Figure 4. Volume-rendered imaging with cardiac computed tomography and 3-dimensional depiction of secundum atrial septal defect (arrows).
Figure 5. Three-chamber sagittal view on cardiac computed tomography showing a patient with D-transposition of the great arteries after arterial switch surgery. The morphologic right ventricle is connected to the aorta, hence it is the systemic ventricle. The pulmonary veins were baffled to the right atrium (asterisk).

One drawback of routine CCT use is the need for iodinated contrast media and the cumulative radiation dose in patients undergoing serial imaging, which in epidemiological studies is associated with an increased relative risk of cancer.5 For young patients, this still remains a significant concern.6 As a result, CCT has become a second-line anatomical testing tool after CMR for patients with ACHD. In addition, diagnostic motion-free imaging requires electrocardiographic gating and regular heart rhythms, hence patients with arrhythmias or atrial fibrillation can produce a degraded imaging quality. However, with the new-generation scanners such as dual-source CT and large volume coverage scanners, the whole heart can be imaged in 1 to 2 seconds, or within a single beat, with very low (~ 1 millisievert) effective radiation dose.7

CARDIAC MAGNETIC RESONANCE IMAGING

CMR has had a long history of being the one-stop technique for comprehensive evaluation of patients with ACHD. As a highly reproducible, radiation-free cardiac imaging tool that offers an unrestricted field of view, CMR is the cornerstone for volumetric assessment, biventricular functional evaluation, and detailed anatomical data for complex pathologies.6,7 Despite the long acquisition time and lack of hemodynamics, the 2018 American Heart Association/American College of Cardiology (AHA/ACC) Guideline for the Management of Adults With Congenital Heart Disease recommends CMR as the preferred follow-up technique for patients with ACHD who need serial imaging studies—for example, patients at risk for right ventricular enlargement and dysfunction (class I level of evidence B).8-10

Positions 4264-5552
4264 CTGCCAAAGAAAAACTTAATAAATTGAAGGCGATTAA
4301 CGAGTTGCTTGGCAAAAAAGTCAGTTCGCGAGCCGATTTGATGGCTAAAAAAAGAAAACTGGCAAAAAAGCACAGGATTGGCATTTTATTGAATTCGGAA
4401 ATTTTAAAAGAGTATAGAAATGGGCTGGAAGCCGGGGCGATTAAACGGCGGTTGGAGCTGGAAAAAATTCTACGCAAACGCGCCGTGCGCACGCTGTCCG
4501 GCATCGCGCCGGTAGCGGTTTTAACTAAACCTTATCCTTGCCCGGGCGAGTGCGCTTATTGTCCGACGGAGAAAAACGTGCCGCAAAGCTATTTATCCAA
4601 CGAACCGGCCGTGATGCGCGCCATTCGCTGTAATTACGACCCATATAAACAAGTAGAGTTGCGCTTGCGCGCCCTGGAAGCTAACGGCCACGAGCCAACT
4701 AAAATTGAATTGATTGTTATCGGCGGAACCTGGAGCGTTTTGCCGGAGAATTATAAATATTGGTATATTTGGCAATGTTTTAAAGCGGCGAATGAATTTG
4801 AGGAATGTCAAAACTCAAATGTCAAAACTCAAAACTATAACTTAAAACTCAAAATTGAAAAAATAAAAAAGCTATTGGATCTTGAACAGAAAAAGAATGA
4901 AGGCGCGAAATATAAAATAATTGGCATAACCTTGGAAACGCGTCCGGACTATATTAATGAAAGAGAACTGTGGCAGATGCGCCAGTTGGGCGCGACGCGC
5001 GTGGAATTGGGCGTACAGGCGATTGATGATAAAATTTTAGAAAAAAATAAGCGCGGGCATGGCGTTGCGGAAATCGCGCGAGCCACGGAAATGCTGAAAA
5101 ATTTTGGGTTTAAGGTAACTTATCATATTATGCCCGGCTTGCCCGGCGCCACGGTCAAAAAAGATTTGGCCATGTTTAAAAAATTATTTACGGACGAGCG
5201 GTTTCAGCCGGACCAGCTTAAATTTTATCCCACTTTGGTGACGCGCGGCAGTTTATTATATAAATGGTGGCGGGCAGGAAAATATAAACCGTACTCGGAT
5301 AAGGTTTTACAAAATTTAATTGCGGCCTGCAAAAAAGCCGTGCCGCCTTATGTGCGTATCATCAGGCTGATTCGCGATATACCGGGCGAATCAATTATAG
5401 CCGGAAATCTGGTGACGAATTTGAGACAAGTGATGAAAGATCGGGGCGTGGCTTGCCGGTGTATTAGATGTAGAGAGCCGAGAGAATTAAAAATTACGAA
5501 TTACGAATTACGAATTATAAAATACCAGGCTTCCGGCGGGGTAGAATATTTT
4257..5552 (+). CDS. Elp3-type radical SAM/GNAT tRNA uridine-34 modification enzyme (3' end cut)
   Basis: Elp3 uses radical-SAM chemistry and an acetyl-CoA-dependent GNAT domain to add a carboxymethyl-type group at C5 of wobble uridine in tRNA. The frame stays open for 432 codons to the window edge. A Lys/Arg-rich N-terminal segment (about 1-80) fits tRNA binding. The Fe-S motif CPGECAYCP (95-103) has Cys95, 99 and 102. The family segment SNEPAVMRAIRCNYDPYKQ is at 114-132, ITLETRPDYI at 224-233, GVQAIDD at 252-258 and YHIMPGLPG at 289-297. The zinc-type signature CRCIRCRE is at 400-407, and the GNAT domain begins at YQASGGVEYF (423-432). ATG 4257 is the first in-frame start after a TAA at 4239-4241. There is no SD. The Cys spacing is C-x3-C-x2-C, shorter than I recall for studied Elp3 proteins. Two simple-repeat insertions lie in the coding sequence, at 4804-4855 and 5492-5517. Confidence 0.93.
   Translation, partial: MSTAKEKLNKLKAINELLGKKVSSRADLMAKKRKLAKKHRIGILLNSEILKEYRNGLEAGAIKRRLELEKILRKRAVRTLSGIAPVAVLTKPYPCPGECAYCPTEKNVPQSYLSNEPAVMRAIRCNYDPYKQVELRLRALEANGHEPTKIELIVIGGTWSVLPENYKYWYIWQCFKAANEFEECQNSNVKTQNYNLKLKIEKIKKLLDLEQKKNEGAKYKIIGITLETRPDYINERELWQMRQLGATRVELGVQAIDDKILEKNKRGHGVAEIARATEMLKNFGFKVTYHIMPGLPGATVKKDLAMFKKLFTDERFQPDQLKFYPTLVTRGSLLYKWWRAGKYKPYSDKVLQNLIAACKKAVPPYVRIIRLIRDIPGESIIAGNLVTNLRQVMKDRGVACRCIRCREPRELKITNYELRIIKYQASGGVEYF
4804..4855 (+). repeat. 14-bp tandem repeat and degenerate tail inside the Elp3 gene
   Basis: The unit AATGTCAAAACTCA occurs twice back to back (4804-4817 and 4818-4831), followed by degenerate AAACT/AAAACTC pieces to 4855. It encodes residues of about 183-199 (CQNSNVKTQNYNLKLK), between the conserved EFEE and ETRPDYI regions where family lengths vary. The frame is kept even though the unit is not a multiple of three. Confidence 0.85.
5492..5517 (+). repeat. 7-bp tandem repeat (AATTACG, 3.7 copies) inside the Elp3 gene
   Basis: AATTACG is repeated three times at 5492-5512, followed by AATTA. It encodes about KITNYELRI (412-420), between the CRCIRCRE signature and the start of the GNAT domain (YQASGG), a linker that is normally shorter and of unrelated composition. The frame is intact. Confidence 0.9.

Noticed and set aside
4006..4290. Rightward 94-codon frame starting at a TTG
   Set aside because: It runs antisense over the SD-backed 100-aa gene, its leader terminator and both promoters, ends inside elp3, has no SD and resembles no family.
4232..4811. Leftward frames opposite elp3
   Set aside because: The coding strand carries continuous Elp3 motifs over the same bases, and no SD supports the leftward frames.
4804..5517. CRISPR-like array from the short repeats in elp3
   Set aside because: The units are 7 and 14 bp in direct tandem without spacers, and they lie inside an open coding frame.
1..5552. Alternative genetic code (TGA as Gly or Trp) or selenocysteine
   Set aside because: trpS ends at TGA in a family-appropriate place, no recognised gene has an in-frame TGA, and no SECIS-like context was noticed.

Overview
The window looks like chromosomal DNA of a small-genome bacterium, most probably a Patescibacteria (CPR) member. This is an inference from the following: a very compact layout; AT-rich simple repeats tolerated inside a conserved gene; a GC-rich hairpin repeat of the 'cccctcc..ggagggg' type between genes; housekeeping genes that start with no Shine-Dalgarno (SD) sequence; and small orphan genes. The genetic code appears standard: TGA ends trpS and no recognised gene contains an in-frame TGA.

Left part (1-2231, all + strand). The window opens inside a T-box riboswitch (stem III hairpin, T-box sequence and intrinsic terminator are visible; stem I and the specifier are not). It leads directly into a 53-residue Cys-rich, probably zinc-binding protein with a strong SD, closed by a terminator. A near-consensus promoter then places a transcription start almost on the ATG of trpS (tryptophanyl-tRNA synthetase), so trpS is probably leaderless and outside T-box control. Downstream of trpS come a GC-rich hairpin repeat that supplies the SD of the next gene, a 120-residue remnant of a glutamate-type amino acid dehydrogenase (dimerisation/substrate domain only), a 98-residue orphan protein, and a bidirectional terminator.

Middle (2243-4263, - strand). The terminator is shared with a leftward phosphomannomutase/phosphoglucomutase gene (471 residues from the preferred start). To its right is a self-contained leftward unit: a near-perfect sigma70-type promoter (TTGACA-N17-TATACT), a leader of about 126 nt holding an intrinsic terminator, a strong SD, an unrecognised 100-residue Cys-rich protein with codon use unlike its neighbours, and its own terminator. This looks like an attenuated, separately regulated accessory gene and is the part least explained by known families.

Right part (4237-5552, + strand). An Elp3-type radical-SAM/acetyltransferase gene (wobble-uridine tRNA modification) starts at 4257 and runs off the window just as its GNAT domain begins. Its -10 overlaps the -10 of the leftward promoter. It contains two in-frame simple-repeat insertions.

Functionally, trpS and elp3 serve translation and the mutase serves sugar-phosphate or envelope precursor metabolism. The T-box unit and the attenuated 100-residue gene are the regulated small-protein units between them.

Cine Functional Data

Figure 6. (A, B) Steady-state free precession (SSFP) cardiac magnetic resonance imaging (CMR) sequence, 4-chamber view, showing large secundum atrial septal defect (ASD, asterisk, 2.0 x 1.5 cm). (B) Corresponding phase-contrast imaging at same plane showing left-to-right shunting across the defect. (C, D) SSFP CMR sequence, sagittal view, again showing ASD with corresponding phase-contrast imaging at same plane. (D) There was a dilated right ventricle (RV), with an RV end-diastolic volume of 261 mL, and normal RV systolic function, with an RV ejection fraction of 52%. The net Qp:Qs in this case was 1.5:1.

Using steady-state free precession (SSFP) cine CMR (the power horse of cardiac imaging), short-axis bright blood images covering both ventricles are acquired at certain slice thickness (6-8 mm); this allows accurate quantification of volumes, mass, and biventricular ejection fraction irrespective of the geometry. CMR has the limitless option of prescribing imaging planes in any direction and is crucial for the segmental approach when the anatomy is unknown.

Phase-Contrast Imaging

Phase-contrast CMR imaging acquires short-axis planes of vessels and allows flow to be calculated as a product of area and pixel velocity.1 This is currently the main tool to quantify pulmonary and aortic forward flow and intracardiac shunts (Figure 6) and detect valvular regurgitation. Pulmonic valve regurgitation is a common residual lesion in patients with repaired tetralogy of Fallot. According to the new AHA/ACC guidelines,10 patients with moderate or greater pulmonary regurgitation or evidence of RV dilation (RV end-diastolic volume index ? 160 mL/m2 or RV end-systolic volume ? 80 mL/m2) and asymptomatic patients with mild or moderate RV or LV systolic dysfunction and moderate or severe pulmonic regurgitation meet guideline recommendations for pulmonic valve replacement surgery (Figure 7).

Scar Imaging